To prepare for an outbreak of the foot-and-mouth disease (FMD), which is already spreading over parts of Indonesia, the Victorian government will set up an Emergency Animal Disease (EAD) task force. Graeme Cooke, Victoria’s top veterinarian, would provide guidance to the task force’s co-chairmen, Agriculture Victoria CEO Matt Lowe and Emergency Management Commissioner Andrew Crisp. Since the disease was found in Bali, Indonesia, a month ago, the Australian government has increased biosecurity procedures to stop foot-and-mouth and lumpy skin disease from entering the nation. According to experts, if the exotic animal diseases reached Australia, they might cause billion-dollar economic losses.
Victorian Agriculture Minister Gayle Tierney stated, “We want to get a focus and targeted government response to a broad range of things we need to put in place in terms of being prepared and to prevent an epidemic. The task group will examine difficulties with the supply chain related to testing, tracing, destruction, disposal, and vaccination, as well as issues with access to enough personal protective equipment. According to Ms. Tierney, “a lot of effort has already been going” to coordinate with the national strategy for service and infrastructure continuity in order to assist reduce any EAD concerns.
People want to know more, and we’ve been able to provide extremely useful guidance through webinars, she said. “It’s evident that there is fear among the farming community,” she said. “This is a terrific time to have those grassroots discussions that give farmers the chance to transform their anxiety into very beneficial practical solutions. “We have a very clear awareness of the risks and what needs to be done to step up preparations to make sure our preparedness is as good as it can be.” In order to be ready for a possible FMD outbreak in the state, Agriculture Victoria was training 300 biosecurity employees in scenario preparation and emergency drills.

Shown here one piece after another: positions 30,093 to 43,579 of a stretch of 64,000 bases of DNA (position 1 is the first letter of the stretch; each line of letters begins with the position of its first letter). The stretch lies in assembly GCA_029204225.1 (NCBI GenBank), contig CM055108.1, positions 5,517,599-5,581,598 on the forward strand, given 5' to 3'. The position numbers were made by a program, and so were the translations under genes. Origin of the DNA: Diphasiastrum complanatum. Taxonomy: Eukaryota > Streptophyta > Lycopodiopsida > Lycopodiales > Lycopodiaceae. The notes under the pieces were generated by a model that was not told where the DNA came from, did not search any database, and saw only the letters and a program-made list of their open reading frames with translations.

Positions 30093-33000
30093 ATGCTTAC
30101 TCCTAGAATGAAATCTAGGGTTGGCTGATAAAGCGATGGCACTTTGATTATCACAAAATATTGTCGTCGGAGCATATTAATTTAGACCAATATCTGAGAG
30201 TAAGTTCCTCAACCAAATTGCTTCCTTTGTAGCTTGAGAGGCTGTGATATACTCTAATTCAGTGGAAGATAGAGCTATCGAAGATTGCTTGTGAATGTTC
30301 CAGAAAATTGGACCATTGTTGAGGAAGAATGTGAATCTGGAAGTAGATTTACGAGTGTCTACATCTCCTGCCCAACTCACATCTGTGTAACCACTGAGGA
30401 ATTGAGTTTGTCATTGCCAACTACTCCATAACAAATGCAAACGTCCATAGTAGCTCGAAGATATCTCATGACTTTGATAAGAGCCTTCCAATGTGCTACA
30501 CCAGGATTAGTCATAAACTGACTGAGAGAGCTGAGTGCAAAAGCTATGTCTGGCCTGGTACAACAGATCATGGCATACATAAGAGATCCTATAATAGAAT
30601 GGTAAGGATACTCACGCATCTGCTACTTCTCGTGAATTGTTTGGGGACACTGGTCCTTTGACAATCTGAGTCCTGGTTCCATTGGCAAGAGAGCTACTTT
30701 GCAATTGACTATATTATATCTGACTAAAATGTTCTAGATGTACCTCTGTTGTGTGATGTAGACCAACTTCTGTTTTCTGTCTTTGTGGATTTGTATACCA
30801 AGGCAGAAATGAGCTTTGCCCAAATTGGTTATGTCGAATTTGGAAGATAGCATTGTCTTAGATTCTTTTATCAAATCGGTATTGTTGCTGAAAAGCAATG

Despite Indonesia having FMD for months, Ms. Tierney claimed that the taskforce was a “quick response.” This is a response from the entire government, not only Agriculture Victoria, she said, adding that it was a swift start for the task committee. Despite the fact that a lot of work has been done throughout, Victoria’s biosecurity safeguards are among the best in the world. Business has been conducted as usual, but with this additional modification that is necessary because Bali is home to FMD. Ms. Tierney claimed that Agriculture Victoria had the knowledge and tools necessary to deal with biosecurity issues. There are so many biosecurity dangers constantly present, she added. “They did it lately in terms of the avian flu and Japanese encephalitis. “I believe they have a history of performing rather well, and they deserve praise for the manner they have stepped up FMD readiness.”